In 1980, a burial tomb was unearthed in Jerusalem containing ossuaries (limestone coffins) bearing such inscriptions as Yeshua son of Yehosef, Marya, Yoseh—names which match those of New Testament (NT) figures, but were otherwise in common use. This paper discusses certain statistical aspects of authenticating or repudiating links between this find and the NT family. The available data are laid out, and we examine the distribution of names (onomasticon) of the era. An approach is proposed for measuring the “surprisingness” of the observed outcome relative to a “hypothesis” that the tombsite belonged to the NT family. On the basis of a particular—but far from uncontested—set of assumptions, our measure of “surprisingness” is significantly high.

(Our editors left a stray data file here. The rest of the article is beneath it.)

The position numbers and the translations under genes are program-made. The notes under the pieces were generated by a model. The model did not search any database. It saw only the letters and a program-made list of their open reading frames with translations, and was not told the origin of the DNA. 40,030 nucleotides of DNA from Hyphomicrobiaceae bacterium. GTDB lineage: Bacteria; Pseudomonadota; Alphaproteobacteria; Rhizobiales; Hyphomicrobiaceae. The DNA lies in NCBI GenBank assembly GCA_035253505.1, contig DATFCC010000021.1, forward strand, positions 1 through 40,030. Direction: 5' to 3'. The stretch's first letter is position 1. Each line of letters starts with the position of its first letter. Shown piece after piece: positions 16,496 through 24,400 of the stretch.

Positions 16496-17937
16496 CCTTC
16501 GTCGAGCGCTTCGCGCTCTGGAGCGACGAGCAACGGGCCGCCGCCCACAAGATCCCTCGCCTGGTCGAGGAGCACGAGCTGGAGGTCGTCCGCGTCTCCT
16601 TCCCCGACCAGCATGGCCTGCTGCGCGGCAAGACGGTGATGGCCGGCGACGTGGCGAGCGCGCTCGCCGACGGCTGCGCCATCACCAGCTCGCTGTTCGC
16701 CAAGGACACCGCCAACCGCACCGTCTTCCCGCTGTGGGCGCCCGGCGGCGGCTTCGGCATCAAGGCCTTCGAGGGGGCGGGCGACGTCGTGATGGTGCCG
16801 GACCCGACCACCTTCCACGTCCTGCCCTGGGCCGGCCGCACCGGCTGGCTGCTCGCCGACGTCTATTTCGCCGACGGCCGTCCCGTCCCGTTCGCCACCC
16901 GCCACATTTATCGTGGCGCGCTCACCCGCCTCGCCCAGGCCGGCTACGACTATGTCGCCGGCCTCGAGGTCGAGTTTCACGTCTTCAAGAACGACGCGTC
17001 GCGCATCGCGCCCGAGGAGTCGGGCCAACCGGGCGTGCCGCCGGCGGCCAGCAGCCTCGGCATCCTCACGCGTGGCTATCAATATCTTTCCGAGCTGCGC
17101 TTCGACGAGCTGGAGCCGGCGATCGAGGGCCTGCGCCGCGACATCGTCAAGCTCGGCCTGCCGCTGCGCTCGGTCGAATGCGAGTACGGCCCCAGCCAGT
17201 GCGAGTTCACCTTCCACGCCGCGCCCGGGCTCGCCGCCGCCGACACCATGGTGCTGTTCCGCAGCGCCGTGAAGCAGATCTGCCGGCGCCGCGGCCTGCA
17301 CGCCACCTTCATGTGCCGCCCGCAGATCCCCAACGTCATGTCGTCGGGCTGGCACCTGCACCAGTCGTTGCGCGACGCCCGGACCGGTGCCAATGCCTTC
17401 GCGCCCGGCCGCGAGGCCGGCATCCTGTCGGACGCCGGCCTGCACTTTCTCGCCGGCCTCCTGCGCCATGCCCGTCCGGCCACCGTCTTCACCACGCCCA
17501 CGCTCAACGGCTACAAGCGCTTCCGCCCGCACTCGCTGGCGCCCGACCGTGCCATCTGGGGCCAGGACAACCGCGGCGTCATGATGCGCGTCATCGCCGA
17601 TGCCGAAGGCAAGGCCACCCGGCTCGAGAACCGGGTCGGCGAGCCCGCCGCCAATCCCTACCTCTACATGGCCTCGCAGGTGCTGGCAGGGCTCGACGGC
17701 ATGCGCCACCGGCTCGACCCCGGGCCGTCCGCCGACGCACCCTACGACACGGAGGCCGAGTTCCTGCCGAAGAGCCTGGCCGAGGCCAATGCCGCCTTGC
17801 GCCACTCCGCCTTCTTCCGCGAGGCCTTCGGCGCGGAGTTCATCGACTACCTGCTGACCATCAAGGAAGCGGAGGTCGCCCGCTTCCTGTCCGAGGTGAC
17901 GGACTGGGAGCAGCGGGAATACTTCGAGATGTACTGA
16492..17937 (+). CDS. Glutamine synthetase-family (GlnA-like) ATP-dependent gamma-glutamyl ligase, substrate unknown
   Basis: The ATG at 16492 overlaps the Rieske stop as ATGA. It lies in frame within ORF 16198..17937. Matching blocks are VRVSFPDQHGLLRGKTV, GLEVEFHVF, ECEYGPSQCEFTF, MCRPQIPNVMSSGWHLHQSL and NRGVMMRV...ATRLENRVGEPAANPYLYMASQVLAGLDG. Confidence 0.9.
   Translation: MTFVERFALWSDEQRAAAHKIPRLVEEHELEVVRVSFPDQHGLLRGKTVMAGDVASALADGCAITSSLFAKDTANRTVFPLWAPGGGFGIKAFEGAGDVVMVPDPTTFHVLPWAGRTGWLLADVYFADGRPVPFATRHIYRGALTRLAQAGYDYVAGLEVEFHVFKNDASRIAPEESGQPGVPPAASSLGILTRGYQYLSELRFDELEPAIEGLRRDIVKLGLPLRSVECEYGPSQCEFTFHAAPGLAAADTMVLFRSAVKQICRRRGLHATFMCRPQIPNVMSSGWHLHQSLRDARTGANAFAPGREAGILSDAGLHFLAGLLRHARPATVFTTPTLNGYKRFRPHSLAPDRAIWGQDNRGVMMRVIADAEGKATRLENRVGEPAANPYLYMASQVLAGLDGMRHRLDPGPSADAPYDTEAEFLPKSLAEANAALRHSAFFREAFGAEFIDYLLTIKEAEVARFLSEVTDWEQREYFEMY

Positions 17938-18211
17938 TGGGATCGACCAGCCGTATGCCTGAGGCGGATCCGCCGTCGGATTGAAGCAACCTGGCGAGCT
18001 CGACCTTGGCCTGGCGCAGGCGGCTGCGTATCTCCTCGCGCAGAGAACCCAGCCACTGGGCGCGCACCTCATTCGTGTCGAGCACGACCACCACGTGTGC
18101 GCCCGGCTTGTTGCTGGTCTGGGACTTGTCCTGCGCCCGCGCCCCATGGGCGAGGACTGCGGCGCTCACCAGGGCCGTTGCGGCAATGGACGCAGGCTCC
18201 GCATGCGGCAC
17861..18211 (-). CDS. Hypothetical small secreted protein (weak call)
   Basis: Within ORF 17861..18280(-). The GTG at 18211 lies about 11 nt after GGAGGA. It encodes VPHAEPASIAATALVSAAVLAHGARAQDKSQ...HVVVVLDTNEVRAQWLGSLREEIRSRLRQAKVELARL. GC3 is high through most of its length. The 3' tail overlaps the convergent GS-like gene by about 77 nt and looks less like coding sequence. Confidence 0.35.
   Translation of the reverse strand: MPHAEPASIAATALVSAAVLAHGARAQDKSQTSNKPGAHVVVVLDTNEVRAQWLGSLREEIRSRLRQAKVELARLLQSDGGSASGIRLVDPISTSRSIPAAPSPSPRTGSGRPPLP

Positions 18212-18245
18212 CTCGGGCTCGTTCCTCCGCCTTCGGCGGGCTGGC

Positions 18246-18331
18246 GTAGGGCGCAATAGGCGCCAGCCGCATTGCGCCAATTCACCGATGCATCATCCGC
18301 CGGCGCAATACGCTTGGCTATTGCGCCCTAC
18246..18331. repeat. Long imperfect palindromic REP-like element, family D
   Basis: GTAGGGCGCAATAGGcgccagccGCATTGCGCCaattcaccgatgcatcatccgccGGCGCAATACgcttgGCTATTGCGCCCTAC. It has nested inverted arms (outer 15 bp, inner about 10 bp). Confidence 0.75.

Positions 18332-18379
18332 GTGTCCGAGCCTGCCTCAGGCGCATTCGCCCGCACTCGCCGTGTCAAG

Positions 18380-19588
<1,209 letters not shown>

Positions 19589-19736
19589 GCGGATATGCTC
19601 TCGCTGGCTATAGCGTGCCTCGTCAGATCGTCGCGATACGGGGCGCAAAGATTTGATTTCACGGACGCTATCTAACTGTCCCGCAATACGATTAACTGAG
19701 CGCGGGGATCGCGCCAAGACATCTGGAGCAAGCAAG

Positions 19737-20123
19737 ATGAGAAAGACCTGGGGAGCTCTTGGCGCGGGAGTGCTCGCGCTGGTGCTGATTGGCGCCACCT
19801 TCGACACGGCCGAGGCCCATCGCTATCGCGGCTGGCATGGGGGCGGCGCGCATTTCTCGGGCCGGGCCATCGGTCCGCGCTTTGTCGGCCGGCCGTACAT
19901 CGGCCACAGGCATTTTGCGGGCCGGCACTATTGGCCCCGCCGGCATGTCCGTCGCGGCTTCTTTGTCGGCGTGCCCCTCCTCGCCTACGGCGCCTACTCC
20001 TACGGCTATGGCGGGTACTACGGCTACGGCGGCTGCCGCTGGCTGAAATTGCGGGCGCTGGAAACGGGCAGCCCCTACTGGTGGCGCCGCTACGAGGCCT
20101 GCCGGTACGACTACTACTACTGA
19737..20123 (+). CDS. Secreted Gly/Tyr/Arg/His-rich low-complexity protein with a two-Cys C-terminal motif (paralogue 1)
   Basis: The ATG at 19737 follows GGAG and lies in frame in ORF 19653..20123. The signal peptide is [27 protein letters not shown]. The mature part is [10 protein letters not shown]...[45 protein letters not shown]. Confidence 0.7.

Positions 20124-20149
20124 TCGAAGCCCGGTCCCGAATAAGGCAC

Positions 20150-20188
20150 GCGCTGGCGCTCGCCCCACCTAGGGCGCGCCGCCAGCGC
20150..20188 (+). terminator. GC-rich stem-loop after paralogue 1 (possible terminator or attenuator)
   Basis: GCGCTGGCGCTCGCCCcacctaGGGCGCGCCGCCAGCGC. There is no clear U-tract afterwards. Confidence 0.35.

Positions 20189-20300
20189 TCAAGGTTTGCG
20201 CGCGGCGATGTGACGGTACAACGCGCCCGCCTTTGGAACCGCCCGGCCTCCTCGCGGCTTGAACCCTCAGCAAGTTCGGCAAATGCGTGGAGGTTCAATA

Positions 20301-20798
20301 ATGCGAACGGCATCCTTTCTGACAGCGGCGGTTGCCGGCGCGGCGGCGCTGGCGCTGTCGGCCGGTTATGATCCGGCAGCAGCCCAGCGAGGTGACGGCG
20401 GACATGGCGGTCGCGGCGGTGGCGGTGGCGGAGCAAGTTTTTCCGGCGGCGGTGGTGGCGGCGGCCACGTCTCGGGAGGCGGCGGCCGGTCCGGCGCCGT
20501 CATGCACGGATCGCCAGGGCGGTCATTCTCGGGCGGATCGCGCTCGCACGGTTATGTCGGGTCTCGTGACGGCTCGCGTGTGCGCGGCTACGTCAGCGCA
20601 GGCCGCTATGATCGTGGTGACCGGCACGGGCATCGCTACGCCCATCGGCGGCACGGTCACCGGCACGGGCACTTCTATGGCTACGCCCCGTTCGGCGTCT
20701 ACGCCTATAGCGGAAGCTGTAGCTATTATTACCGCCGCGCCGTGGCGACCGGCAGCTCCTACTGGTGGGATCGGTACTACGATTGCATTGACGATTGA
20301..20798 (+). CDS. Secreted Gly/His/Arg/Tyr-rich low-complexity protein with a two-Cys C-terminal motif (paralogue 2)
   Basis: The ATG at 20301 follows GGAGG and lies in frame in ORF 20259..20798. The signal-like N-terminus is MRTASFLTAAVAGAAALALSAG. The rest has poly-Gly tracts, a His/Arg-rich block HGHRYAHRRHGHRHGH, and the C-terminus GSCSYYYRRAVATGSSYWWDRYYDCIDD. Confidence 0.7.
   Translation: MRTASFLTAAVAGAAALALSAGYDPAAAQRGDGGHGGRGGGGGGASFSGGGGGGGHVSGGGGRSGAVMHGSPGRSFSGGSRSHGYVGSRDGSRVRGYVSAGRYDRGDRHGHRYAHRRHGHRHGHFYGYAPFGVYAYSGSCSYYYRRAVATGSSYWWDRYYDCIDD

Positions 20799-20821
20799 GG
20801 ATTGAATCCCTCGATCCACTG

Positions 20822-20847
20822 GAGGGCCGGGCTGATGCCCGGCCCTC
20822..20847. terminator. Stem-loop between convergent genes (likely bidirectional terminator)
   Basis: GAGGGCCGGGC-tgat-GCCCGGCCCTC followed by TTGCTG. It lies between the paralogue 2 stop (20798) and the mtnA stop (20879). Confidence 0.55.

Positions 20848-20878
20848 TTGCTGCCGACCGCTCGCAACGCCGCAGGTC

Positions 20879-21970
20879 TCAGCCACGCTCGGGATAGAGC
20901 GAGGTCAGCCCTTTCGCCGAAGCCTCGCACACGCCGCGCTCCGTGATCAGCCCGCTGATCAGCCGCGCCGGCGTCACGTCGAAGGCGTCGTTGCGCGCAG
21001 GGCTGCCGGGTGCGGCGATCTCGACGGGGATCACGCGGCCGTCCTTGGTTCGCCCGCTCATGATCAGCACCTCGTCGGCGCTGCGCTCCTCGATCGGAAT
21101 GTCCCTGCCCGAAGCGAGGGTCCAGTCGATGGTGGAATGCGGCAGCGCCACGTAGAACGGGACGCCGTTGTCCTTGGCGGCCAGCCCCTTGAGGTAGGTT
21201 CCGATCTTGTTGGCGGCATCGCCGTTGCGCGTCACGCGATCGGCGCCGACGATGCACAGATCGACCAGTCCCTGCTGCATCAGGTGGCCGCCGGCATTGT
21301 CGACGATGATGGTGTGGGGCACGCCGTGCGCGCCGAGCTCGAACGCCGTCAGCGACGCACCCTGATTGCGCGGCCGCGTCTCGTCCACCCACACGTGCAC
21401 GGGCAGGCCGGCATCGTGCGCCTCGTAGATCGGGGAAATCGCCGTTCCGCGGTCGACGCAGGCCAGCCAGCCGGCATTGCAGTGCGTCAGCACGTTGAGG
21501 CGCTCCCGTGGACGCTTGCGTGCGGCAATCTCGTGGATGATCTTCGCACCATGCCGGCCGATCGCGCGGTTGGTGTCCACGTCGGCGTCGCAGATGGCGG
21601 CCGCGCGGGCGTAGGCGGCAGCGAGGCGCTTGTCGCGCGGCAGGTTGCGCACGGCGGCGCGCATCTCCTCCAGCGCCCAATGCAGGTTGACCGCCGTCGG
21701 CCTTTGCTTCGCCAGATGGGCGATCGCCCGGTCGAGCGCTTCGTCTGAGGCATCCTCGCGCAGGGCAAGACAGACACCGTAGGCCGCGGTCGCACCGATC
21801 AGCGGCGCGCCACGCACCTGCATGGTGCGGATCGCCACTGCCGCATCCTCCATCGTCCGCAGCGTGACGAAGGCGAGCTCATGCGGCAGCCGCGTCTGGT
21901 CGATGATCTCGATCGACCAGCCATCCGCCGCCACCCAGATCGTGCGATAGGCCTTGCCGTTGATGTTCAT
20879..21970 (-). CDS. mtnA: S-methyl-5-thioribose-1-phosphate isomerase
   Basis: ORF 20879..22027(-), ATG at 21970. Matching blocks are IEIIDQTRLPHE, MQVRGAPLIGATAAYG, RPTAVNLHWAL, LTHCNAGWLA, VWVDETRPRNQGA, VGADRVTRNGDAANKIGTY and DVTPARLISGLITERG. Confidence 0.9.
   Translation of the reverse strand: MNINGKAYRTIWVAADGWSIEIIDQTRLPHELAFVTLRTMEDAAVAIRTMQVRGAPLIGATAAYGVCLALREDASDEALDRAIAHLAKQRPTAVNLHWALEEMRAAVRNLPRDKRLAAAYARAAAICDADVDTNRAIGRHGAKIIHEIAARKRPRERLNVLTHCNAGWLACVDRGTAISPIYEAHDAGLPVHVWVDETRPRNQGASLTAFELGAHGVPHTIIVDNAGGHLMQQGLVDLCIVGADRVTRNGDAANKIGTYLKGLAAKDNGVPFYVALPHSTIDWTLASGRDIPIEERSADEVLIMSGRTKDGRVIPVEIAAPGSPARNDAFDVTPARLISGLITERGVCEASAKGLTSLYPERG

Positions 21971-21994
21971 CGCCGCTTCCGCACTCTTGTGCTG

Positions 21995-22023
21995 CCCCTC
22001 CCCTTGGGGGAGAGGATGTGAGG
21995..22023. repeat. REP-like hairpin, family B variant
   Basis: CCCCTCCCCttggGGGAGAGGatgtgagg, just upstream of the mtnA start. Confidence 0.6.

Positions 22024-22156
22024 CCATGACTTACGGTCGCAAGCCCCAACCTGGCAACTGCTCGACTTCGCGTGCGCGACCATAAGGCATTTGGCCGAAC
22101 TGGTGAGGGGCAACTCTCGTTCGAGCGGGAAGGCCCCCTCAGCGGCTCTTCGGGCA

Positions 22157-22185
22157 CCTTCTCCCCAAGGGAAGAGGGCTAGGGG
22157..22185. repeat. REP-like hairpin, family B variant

"Statistical analysis of an archeological find." Ann. Appl. Stat. 2 (1) 3 - 54, March 2008. https://doi.org/10.1214/08-AOAS99